Note: This was written as an extended response to several commenters on a post to Julia Quinn’s Facebook page.
In our current political climate, it can be hard to escape the constant coverage, to the point where it has started to impact all facets of life. And while it is understandable to want an artist to focus primarily on their craft and not allow their political concerns to dominate their public persona, at the end of the day, they are people too, with concerns for our society.
While I find many of the celebrities throwing petty insults at a certain political figure tiresome, when an artist has something to say about an issue, I find that worthwhile to listen to. That is definitely the case with the writers featured in the recent article in Entertainment Weekly, “Romance as Resistance: How the happily-ever-after genre is taking on Trump.” Despite what the headline (and the art at the top of the article) suggest, this isn’t more entertainers disrespecting the President. The article instead highlights the fact that these books tackle social issues such as women’s rights, sexual agency, gay rights, and more. And while a reader might conceive these books as being somewhat escapist, they are only partially right: it is escapist in the sense that it imagines a more ideal world where good triumphs over evil, and the real world is not always so black-and-white. That in itself makes a very powerful statement, one of hope. Nowhere does it say that there will be no discussion of real-life issues, however.
And upon doing further reading into the history of romance, you will find that the genre itself is rooted in politics. Maya Rodale’s Dangerous Books for Girls traces the genre back to the early days of women’s writing, and the measures society took to control what women read, out of fear. And if one wants to look at a political movement that directly impacted the romance industry, one should look no further than the “bodice rippers” of the 1970s, which were influenced by the sexual revolution and women’s rights movement of the 1960s.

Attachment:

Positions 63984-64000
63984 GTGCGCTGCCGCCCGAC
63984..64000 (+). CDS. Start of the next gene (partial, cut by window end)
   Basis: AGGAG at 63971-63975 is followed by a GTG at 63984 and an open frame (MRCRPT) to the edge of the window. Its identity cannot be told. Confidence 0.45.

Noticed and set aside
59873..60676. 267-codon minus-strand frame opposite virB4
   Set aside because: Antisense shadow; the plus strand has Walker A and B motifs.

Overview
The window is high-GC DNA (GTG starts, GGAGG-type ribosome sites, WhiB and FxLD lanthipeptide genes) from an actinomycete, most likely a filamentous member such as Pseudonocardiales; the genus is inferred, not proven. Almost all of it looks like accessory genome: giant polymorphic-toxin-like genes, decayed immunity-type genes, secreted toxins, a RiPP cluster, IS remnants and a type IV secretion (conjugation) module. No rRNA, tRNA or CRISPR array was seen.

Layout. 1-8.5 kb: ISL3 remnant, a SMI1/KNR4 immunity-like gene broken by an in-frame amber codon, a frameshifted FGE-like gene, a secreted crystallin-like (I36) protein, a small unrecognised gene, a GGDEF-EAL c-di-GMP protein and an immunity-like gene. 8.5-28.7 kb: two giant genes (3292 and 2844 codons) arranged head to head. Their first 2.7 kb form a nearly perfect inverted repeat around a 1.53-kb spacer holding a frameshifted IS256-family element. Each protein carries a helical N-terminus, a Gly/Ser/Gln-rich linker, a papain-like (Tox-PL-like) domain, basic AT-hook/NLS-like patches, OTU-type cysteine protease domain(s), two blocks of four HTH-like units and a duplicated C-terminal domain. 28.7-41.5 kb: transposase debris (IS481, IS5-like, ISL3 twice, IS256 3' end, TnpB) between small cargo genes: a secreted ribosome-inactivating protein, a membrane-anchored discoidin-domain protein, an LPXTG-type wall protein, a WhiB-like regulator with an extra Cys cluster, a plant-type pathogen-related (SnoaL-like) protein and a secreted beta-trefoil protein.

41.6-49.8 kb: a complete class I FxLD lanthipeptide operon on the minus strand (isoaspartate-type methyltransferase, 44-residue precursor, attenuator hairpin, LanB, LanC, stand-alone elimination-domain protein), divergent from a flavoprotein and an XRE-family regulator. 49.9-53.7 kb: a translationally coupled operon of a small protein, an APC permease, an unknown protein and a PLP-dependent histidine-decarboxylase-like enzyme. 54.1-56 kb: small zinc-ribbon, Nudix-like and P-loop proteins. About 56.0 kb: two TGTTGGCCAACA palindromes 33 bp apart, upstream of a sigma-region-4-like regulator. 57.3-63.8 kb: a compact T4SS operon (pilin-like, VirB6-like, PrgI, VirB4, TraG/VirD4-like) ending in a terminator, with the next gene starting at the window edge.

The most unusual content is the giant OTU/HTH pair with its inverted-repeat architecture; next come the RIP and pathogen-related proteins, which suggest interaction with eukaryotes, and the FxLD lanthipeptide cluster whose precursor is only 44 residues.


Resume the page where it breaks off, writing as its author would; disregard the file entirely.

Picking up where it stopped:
And even Jane Austen is not the prim spinster aunt one might expect, writing solely about courtship and marriage. As scholars like Helena Kelly (Jane Austen: The Secret Radical) discuss, much of Austen’s work had political undertones. A well-known example includes the discussion of the slave trade in Mansfield Park. Not to mention, Austen was well-known for her disapproval (and that is putting it lightly) of the Prince Regent, the future George IV. She generally wrote very satirical portraits of the aristocracy within her novels, and even was openly critical of him in Emma, so it is incredibly ironic that Prinny loved them, inviting her to dedicate that particular work to him.
And the truth of the matter is everything is political, although it is not always political in the partisan sense. As Olive Senior wrote: “Every author has a world view which reflects a political stance and shapes what we do, even unconsciously. For example, as a child, I grew up in a world where I never saw myself or the people around me visually portrayed in the children’s books I read (though I took great pleasure in reading them). As a writer of children’s books now, I would say that I am simply concerned with telling a story that a child anywhere in the world that might want to read. But, I have to confess, I am very much concerned that the illustrations should reflect and express a multicultural world, for that is what I live in. Is that political? Can any of us escape the political? I would say no. Even romantic literature plunges us into the realm of political economy: does the potential suitor have a job?” Through this simple act of trying to diversify her own genre, she is making a political statement. And she makes a valid point about romance. Even while it may seem vapid at worst and pure escape at best, in writing a love story where people overcome their obstacles and find happiness.
Other suggested reading:
Kelly, Helena. Jane Austen: The Secret Radical. New York: Alfred A. Knopf, 2017.
Rodale, Maya. Dangerous Books for Girls: The Bad Reputation of Romance Novels Explained. New York: Maya Rodale, 2015,